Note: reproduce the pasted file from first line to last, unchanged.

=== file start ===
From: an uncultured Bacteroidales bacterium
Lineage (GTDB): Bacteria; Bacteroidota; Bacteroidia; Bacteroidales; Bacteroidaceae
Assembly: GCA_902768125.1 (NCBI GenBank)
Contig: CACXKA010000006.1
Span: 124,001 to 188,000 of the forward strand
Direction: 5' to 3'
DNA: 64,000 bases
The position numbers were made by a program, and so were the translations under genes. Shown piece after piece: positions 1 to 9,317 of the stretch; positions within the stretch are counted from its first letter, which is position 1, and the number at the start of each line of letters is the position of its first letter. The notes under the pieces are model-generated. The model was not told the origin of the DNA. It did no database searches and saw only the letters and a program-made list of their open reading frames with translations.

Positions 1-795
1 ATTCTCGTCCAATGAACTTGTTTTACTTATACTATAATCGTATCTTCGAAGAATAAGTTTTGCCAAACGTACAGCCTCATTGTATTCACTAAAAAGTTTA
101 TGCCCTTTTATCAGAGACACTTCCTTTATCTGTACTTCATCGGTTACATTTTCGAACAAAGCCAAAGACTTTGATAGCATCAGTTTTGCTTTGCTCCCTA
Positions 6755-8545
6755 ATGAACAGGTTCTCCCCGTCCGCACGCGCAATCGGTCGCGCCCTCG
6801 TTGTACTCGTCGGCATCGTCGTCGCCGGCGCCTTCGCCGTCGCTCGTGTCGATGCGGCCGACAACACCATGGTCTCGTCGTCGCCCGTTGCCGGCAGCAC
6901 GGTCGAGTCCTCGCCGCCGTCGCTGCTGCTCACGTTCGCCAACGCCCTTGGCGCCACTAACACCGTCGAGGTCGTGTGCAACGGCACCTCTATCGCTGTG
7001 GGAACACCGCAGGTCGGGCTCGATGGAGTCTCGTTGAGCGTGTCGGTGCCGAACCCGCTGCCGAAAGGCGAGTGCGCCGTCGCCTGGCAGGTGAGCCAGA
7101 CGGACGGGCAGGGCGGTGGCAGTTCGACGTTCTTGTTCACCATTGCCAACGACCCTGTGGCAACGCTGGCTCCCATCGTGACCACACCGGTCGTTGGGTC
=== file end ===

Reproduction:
From: an uncultured Bacteroidales bacterium
Lineage (GTDB): Bacteria; Bacteroidota; Bacteroidia; Bacteroidales; Bacteroidaceae
Assembly: GCA_902768125.1 (NCBI GenBank)
Contig: CACXKA010000006.1
Span: 124,001 to 188,000 of the forward strand
Direction: 5' to 3'
DNA: 64,000 bases
The position numbers were made by a program, and so were the translations under genes. Shown piece after piece: positions 1 to 9,317 of the stretch; positions within the stretch are counted from its first letter, which is position 1, and the number at the start of each line of letters is the position of its first letter. The notes under the pieces are model-generated. The model was not told the origin of the DNA. It did no database searches and saw only the letters and a program-made list of their open reading frames with translations.

Positions 1-795
1 ATTCTCGTCCAATGAACTTGTTTTACTTATACTATAATCGTATCTTCGAAGAATAAGTTTTGCCAAACGTACAGCCTCATTGTATTCACTAAAAAGTTTA
101 TGCCCTTTTATCAGAGACACTTCCTTTATCTGTACTTCATCGGTTACATTTTCGAACAAAGCCAAAGACTTTGATAGCATCAGTTTTGCTTTGCTCCCTA
Positions 6755-8545
6755 ATGAACAGGTTCTCCCCGTCCGCACGCGCAATCGGTCGCGCCCTCG
6801 TTGTACTCGTCGGCATCGTCGTCGCCGGCGCCTTCGCCGTCGCTCGTGTCGATGCGGCCGACAACACCATGGTCTCGTCGTCGCCCGTTGCCGGCAGCAC
6901 GGTCGAGTCCTCGCCGCCGTCGCTGCTGCTCACGTTCGCCAACGCCCTTGGCGCCACTAACACCGTCGAGGTCGTGTGCAACGGCACCTCTATCGCTGTG
7001 GGAACACCGCAGGTCGGGCTCGATGGAGTCTCGTTGAGCGTGTCGGTGCCGAACCCGCTGCCGAAAGGCGAGTGCGCCGTCGCCTGGCAGGTGAGCCAGA
7101 CGGACGGGCAGGGCGGTGGCAGTTCGACGTTCTTGTTCACCATTGCCAACGACCCTGTGGCAACGCTGGCTCCCATCGTGACCACACCGGTCGTTGGGTC